* Tianqi narrows net losses for 2020, Q1 2021 from year earlier
* Lower H1 2021 loss forecast implies Tianqi may turn profit in Q2
* Reducing debt is company’s ‘top priority’ as lithium prices soar (Adds graphic)
April 27 (Reuters) - China’s Tianqi Lithium Corp , one of the world’s top lithium producers, indicated on Tuesday that it could return to profit in the second quarter as prices for the metal used in electric-vehicle batteries surge.
Its outlook came as it reported losses for the final quarter of last year and the first quarter of 2021.
The heavily indebted company, which has been in the red since the third quarter of 2019, said in a filing that its “top priority” was to reduce debt and leverage this year.
It said it made a net loss of 247.9 million yuan ($38.23 million) in the first quarter of 2021, roughly halving its loss a year earlier.
It now expects a net loss of 130 million-250 million yuan in the first half, implying it could make a net profit of as much as 117.9 million in the second quarter.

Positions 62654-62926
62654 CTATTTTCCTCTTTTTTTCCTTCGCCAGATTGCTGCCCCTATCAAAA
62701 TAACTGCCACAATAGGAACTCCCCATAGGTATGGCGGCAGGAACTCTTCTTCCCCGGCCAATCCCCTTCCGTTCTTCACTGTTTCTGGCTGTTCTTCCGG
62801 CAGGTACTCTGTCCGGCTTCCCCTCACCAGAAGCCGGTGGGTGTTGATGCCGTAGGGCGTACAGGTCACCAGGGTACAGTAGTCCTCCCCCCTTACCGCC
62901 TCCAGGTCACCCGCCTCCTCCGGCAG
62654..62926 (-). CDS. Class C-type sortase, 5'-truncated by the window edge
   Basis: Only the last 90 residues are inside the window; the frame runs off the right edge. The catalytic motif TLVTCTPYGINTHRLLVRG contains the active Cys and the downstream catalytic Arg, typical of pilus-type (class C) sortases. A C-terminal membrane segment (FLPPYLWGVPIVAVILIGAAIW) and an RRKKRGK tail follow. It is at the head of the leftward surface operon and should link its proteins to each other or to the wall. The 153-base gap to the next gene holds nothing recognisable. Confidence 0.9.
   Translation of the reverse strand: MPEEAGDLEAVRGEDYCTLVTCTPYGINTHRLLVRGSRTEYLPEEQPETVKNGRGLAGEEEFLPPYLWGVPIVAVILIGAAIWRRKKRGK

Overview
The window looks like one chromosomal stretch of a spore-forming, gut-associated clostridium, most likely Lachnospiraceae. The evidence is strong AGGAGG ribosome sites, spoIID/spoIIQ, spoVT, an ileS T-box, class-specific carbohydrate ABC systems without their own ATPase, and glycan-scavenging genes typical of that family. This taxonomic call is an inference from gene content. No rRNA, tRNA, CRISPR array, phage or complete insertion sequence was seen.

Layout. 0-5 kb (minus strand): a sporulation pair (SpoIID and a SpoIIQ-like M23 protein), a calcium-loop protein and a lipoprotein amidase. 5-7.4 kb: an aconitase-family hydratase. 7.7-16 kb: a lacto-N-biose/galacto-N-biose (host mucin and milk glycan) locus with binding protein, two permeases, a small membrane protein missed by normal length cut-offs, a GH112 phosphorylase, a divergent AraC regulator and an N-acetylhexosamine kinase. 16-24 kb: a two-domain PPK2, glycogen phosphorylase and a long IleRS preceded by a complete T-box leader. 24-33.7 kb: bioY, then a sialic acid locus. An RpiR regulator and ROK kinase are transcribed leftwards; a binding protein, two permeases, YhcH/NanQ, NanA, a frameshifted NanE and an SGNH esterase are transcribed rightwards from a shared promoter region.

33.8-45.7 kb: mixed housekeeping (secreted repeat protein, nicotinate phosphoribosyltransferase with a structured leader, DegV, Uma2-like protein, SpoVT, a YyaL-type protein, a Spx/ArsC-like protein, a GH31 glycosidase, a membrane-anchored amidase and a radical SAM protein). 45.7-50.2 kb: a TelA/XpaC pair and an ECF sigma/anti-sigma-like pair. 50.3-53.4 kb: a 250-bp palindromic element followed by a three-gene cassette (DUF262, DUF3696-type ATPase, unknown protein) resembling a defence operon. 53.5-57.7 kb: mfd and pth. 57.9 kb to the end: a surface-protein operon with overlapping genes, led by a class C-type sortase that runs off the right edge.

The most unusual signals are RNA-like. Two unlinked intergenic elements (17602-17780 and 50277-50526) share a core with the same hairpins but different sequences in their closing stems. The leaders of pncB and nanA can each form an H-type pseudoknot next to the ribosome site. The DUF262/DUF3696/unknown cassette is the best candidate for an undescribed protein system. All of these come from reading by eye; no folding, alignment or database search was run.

Chengdu-based Tianqi started losing money in the third quarter of 2019 as lithium prices tanked amid oversupply. Prices bottomed out last August but Tianqi said on Tuesday that it notched up an annual loss of 1.834 billion yuan for 2020, and a fourth-quarter loss of about 730.5 million yuan.
The company, which also has around a 25% stake in Chilean miner SQM, has also been hit by problems with the commissioning of its Kwinana lithium processing plant in Australia, which it says it is now working to launch as soon as possible.
Late last year Tianqi secured a $1.4 billion lifeline investment in its Australian operations from IGO Ltd and has received another timely boost from a rally in lithium prices after a three-year downturn.
Prices for battery-grade lithium carbonate in China AM-995C-LTCB, as assessed by Asian Meal, rose 67.6% over the first quarter and are currently at 89,000 yuan per tonne, the highest since August 2018, amid resurgent demand from the electric-vehicle sector. ($1 = 6.4842 Chinese yuan renminbi)
Reporting by Tom Daly; Editing by Susan Fenton Editing by Marguerita Choy